Though Wales forms part of the United Kingdom, make no mistake: this small country has its own distinctive character, and is revered for its spectacular Celtic culture, flower-flanked Pembrokeshire coastlines, and horizons pierced by dramatic mountains. It’s also where you can find some of the UK's most popular tourist spots, like Snowdonia National Park.

What’s so special about Wales?
The beauty of Wales needs to be seen to be believed. From the most-visited waterfall in the UK, Swallow Falls, to the snowkissed peaks of Snowdonia and the tiny city of St David’s, you’ll be completely captivated by this country’s many charms. 20% of it is covered in national parks, too, helping you to escape to nature with the ultimate ease.

things to know
about Wales

  • Population: 3 million+
  • Capital: Cardiff
  • Currency: British Pound
  • Main airports: Cardiff, Heathrow, Bristol, and Gatwick
  • Language: Welsh
  • Timezone: GMT
  • Fun facts: An iconic figure of the Golden Age of Piracy, Bartholomew Roberts, hailed from Wales! In addition, it’s one of just three countries worldwide that features a dragon on its flag.


The history of Wales goes all the way back to Celtic times, and it was part of the Roman Empire before it merged with the UK when it was formed in the 1700s. Despite its association with the island, Welsh people are proud to retain their own strong sense of identity. Notably, Welsh is taught in Welsh schools, and studies show that knowledge of the language is on the rise.

What’s more, Welsh people are natural storytellers, and it’s not hard to get to know their heritage and culture through their traditional music, literature, and art. You’re also likely to notice that Wales is full of sports fans – particularly when it comes to rugby and football – as well as lovers of good food and nature.


Undulating jade-colored hills, three stunning national parks, Pembrokeshire’s heavenly beaches and the dramatic wonders of Snowdonia make Wales a very compelling place to seek out nature-based adventures. 



Welsh landscapes are havens of mist-wrapped peaks, sheep-studded valleys and calm, blue seas… it’s no wonder they’ve inspired so many great writers over the centuries. From the original icon of cool, Dylan Thomas, to childhood favorite Roald Dahl, this country has produced some fantastic wordsmiths that have shaped literature forever.



The Welsh capital is exciting, to put it lightly. With its own castle, Cardiff Castle, along with several museums, galleries, eateries and shops, it’s a great place to get your fix of culture while enjoying the contemporary delights of city living. The Millennium Stadium is home to the Welsh national rugby team, and has hosted some of the biggest sporting events in the world.


Set against striking sea views, Swansea specializes in all-things coastal: from its National Waterfront Museum that dives deeply into Wales’ maritime history, to the neighboring seaside village of Mumbles and photogenic views from the Rhossili Bay, named one of the top 10 beaches in the world.


Newport may no longer be “new”, but it’s been a port since medieval times, as well as a major shipbuilding town during the 19th century. Modern travelers will love this interesting city’s castle and cathedral – and for a more local experience, head down to the Market Hall to sample fresh Welsh cakes and pick up a souvenir or two.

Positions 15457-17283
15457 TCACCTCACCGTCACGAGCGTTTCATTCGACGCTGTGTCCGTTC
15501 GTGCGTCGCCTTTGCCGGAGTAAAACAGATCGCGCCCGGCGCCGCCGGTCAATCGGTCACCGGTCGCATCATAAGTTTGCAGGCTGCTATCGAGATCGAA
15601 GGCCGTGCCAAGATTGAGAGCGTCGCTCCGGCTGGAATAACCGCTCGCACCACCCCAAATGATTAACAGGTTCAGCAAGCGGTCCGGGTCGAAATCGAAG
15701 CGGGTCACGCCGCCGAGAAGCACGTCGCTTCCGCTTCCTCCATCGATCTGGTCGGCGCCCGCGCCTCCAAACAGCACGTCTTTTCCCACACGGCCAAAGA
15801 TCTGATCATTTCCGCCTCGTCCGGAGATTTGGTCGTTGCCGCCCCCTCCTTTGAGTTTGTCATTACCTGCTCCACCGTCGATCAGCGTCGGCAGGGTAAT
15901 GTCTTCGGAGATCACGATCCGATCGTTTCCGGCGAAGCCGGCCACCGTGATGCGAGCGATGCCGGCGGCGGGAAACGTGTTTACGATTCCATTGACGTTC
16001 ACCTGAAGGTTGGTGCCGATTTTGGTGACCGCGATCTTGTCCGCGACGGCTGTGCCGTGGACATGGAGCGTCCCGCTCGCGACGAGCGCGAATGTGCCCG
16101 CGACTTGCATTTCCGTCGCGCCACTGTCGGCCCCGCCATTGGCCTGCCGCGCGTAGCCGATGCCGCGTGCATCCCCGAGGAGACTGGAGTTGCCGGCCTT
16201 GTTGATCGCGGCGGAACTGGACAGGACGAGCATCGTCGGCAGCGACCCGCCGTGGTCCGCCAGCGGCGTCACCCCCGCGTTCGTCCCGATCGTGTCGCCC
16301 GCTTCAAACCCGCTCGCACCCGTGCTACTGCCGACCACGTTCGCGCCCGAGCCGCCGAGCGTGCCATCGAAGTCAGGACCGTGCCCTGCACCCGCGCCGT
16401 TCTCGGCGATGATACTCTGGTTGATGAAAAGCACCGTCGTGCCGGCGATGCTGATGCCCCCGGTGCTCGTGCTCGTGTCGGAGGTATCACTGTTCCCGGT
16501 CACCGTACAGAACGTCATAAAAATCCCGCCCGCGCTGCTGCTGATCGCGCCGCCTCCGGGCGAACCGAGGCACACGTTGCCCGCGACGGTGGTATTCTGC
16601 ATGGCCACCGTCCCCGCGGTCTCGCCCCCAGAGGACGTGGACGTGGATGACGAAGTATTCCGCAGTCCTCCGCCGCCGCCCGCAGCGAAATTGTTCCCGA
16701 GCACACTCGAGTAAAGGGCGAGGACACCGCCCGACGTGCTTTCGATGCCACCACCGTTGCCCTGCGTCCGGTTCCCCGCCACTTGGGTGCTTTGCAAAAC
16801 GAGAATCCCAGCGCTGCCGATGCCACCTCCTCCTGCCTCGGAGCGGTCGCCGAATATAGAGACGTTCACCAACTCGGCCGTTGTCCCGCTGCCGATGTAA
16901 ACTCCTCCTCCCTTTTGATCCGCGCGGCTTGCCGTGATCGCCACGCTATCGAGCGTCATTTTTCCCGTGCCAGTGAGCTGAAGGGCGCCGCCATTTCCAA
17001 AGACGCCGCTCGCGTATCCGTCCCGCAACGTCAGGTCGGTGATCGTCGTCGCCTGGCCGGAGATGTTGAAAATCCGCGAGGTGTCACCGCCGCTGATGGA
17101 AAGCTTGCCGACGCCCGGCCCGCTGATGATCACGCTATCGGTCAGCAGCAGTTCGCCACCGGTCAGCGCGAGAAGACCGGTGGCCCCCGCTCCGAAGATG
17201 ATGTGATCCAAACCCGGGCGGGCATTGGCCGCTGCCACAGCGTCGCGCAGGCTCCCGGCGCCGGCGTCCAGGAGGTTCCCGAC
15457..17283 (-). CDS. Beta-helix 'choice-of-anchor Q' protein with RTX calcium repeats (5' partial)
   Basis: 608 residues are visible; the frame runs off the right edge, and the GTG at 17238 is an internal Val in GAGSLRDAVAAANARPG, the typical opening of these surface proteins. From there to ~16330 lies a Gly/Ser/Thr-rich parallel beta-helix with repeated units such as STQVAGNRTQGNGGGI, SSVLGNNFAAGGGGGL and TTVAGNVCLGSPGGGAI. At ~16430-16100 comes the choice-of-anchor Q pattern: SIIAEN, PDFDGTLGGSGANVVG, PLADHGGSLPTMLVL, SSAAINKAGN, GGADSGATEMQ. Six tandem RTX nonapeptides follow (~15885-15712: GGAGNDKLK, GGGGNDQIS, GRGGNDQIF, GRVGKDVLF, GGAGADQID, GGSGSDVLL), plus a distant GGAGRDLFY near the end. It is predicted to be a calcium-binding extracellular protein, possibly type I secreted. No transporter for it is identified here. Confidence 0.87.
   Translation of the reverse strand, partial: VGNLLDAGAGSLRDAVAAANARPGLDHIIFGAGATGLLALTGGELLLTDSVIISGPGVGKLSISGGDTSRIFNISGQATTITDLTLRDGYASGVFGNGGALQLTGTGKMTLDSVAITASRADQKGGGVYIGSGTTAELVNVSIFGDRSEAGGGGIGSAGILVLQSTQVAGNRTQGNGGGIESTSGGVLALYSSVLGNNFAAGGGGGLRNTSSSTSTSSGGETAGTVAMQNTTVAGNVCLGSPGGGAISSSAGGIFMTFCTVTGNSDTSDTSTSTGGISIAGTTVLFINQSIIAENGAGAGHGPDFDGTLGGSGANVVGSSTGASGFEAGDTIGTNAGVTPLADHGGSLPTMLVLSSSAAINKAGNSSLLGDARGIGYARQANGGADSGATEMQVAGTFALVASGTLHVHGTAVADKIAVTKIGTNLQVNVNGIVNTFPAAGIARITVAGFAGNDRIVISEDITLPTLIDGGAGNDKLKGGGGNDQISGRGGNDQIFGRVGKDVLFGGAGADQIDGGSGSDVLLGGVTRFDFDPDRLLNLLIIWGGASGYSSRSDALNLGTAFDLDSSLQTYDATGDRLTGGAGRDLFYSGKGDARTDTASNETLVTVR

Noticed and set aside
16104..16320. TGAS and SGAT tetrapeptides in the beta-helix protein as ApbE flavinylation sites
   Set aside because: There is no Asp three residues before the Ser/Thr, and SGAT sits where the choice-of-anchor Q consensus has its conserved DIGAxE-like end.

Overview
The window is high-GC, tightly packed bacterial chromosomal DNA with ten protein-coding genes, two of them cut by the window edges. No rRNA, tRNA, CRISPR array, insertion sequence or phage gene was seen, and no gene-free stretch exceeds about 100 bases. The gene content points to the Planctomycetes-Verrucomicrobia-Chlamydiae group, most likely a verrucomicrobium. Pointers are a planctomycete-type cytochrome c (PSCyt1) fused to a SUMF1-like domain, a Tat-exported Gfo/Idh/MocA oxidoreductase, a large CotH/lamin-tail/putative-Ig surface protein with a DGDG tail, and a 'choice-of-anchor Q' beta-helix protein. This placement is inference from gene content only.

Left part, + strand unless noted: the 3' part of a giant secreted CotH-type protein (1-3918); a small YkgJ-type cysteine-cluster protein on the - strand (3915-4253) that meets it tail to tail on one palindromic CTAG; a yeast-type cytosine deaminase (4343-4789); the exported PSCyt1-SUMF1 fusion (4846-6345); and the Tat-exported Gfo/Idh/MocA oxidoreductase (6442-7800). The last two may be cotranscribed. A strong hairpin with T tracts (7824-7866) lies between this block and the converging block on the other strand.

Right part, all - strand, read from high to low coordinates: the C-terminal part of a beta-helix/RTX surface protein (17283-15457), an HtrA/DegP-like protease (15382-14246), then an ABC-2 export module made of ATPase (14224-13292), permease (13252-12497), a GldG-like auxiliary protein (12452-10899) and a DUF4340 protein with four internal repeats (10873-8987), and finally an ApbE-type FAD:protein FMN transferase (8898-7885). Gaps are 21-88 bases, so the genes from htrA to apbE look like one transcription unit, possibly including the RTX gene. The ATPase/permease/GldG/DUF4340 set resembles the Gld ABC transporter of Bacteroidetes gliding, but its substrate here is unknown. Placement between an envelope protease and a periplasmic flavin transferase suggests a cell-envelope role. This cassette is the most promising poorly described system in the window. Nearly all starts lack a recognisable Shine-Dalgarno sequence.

St Davids

St Davids is the UK’s smallest city, named after the patron saint of Wales. It’s a brilliant place to spend a day or two sightseeing – don’t miss its cathedral or the many natural treasures that linger close by. In particular, this one-of-a-kind locale functions as the start and endpoint for wildlife-spotting boat trips, from which you can visit areas like Ramsey Island and Skomer Island to spot puffins, porpoises, whales, dolphins and more.


Wales’ history is one that’s steeped in myths, legends, mystery and drama. Transport yourself back in time with a trip to Cardiff Castle, built by the Normans in the 11th century. Other popular heritage sites include rural Strata Florida Abbey and the austere Caerphilly Castle, the biggest castle in the country.

Regions in Wales

North Wales

The world-famous resort of Llandudno, as well as Snowdonia National Park and Conwy Castle, all sit within the desirable region of north Wales. See some of Wales’ best landmarks, gardens, picturesque railways and more, along with a range of colorful houses in beautiful Portmeirion, an Italian-style village that sits within a lush bed of trees.

South Wales

South Wales includes some of Wales’ most notable cities, such as Cardiff, Swansea and Newport, in addition to both the Brecon Beacons National Park and Gower Peninsula. A region of contrasts, you can fill your holidays here with forays into Wales’ wild heart and cosmopolitan breaks filled with shopping and fine dining.

Central Wales

Central Wales proudly lays claim to Snowdonia National Park, which draws millions of tourists each year to explore its nine epic mountain ranges and hiking routes. Many medieval castles and towns are also based around here, for perfectly balanced days of sightseeing, shopping and cafe-hopping.

West Wales

All of Wales’ finest feats of nature can be found in the west, including valleys textured with trees and rivers, pristine beaches, and stunning mountains. It’s also rich in culture and history, from its Celtic roots to more recent industrial past. Dive into tradition in-between activities like surfing and cycling during your memorable escape.

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